Photo Credit: Aaron Burden

With Digital, It's Always 'Everything's Different Now'

I’ve been thinking about the successive waves of “Now everything’s different,” that overtook the world since the first IBM PCs and Visicalc arrived in the 1980s. Consider only this subset: PC/microcomputers, spreadsheets, WYSIWYG, self-publishing, networking, Internet, Search, e-Whatever, Mobility, digital music/audio, GPS, ERP, social media, Big Data and analytics, Web1.0, Web2.0, Web3.0-to-infinity, and Cloud computing.

In retrospect, the stench of eau de huckster exceptionalist hyperbole should have been a tip off. As a student of history, I should have known better than to get swept up.

Every one of these is merely part of a singular, larger wave of “Now everything’s different” (and yet not so much) flowing over the world. That all-encompassing change is digitization. Not the shape shifting “digital” that’s again being touted as a new thing. Digitization that started with the dawn of the computing era, back when Turing broke the Enigma code.

Every one of the “Now it’s different” developments was, it has to be granted, remarkably different. But, each was just the next high-water mark for the rising tide of migration to digital from everything analog. Reasons why this change is inevitable and inexorable warrant exploration at some other time, in some other forum. For now, the important thing is that in every case, every different thing had an ever-shorter shelf life before the next thing came along to make everything different once again. Charts revealing the accelerating pace of diffusion from washing machines and fridges through to smart phones attest to this.

What remains but unspoken is that these waves build. They are not discrete. So, “Everything’s different” all the time. What was once (in the first three quarters of the previous century, anyway) a luxuriant stability has become quite obvious, persistent instability. This is the digital effect… for now. (A time will come when the world again settles into a period of recovery, when change and innovation give way to reconsolidation of energy during a lengthy technological equilibrium. I, most certainly, will not see it.)

There is another realization: by virtue of digitization, ICT (Information Communication Technology) is not that place over there. Perhaps, during the latter part of the 20th-century, it made some sense to hold ICT apart from manufacturing, weaponry, agriculture, transportation, health science, and other technologies. Every technology had its place. What has to be obvious now is that digital ICT is a foundational part of all other technological areas in all other industries and sectors. One need only look at the presence of the Internet and the plague of cybersecurity challenges affecting the critical (national infrastructures and financial flows) to the banal (piracy of personal information via children’s toys).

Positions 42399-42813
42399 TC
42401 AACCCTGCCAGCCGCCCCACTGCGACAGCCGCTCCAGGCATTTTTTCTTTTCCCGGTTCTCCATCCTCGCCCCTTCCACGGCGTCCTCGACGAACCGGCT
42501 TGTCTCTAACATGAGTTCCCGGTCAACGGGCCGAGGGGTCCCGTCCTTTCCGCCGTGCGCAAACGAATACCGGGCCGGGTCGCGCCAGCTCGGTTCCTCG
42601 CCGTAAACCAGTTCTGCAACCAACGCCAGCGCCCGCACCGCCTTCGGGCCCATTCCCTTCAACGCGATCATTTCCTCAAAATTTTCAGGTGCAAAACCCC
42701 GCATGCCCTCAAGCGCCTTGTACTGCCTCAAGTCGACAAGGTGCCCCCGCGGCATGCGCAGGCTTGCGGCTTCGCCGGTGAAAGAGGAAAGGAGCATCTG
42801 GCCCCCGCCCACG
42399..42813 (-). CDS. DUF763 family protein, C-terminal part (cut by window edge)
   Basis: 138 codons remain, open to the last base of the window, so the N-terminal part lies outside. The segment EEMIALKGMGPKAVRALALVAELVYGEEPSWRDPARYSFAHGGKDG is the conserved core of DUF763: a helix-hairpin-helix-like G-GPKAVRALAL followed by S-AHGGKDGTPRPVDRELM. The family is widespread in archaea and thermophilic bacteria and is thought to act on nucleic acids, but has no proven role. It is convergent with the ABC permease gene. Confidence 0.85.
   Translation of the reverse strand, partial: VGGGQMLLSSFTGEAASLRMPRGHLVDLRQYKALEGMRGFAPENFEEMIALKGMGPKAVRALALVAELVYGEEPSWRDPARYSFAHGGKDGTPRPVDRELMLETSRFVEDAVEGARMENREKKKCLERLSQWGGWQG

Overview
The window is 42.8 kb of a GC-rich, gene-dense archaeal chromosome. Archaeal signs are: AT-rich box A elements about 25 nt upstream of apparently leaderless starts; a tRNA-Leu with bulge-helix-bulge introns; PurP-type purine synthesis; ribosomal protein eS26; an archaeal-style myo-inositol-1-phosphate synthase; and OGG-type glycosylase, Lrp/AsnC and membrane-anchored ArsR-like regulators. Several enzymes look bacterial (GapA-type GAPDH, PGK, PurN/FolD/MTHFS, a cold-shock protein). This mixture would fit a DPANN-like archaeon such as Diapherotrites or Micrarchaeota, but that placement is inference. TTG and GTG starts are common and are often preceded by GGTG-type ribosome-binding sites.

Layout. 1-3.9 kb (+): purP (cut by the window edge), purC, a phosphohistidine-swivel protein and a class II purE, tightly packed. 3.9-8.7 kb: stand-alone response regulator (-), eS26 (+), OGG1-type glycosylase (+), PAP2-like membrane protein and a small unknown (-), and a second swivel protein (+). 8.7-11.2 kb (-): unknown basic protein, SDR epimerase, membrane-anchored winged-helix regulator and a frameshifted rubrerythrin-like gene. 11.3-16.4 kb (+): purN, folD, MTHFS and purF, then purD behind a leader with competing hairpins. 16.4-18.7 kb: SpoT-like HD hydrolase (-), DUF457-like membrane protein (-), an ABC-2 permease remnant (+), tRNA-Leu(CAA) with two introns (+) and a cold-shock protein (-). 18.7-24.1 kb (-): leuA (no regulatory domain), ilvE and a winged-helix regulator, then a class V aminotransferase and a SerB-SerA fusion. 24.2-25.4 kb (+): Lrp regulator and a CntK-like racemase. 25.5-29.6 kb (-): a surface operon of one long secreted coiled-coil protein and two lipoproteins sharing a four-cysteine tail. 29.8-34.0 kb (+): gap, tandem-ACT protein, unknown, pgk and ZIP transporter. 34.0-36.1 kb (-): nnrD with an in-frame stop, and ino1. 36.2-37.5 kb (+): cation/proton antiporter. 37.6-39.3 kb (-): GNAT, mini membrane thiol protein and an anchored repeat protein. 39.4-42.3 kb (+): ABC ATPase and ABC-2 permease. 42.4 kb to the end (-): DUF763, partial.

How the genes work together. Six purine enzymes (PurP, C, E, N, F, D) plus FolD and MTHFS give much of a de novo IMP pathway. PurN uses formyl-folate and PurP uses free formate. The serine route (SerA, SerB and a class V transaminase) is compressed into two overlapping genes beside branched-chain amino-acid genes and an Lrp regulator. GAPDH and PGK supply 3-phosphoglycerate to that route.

As we near the close of the first fifth of this century, everyone and every organization ought to make three fundamental perceptual and approach recalibrations.

  1. Yes, everything is different. Today it’s always different. Forget your 20th-century expectation of stability. Expect instability; be cautious when things are unchanged too long.
  2. Digital is not at the periphery of business or the edges of society. The digital wave has been swelling for 80-years and will continue for some time yet. If recent events reveal nothing else, it is how integral digital is to our quotidian lives. Embrace it: there is no going back.
  3. Let’s refresh our categories. There is no such thing as the “software industry,” and ICT is not discrete.

Practically everything of value is directly affected by software code; and ICT, thanks to the digital evolution, is fundamental to practically everything short of food. Case in point: the automotive industry is now a software business.

Digitization has been and will continue to make everything different. Its velocity may yet increase further. Get comfortable with it. But don’t get fooled by anyone—including your favourite tech pundit—putting undue importance on any given change for this reason.

Everything is different all the time. Adapt. But remember that sooner than you think, that adaptation will be the old thing and you’ll have to do it all again.

Other writings that might be of interest.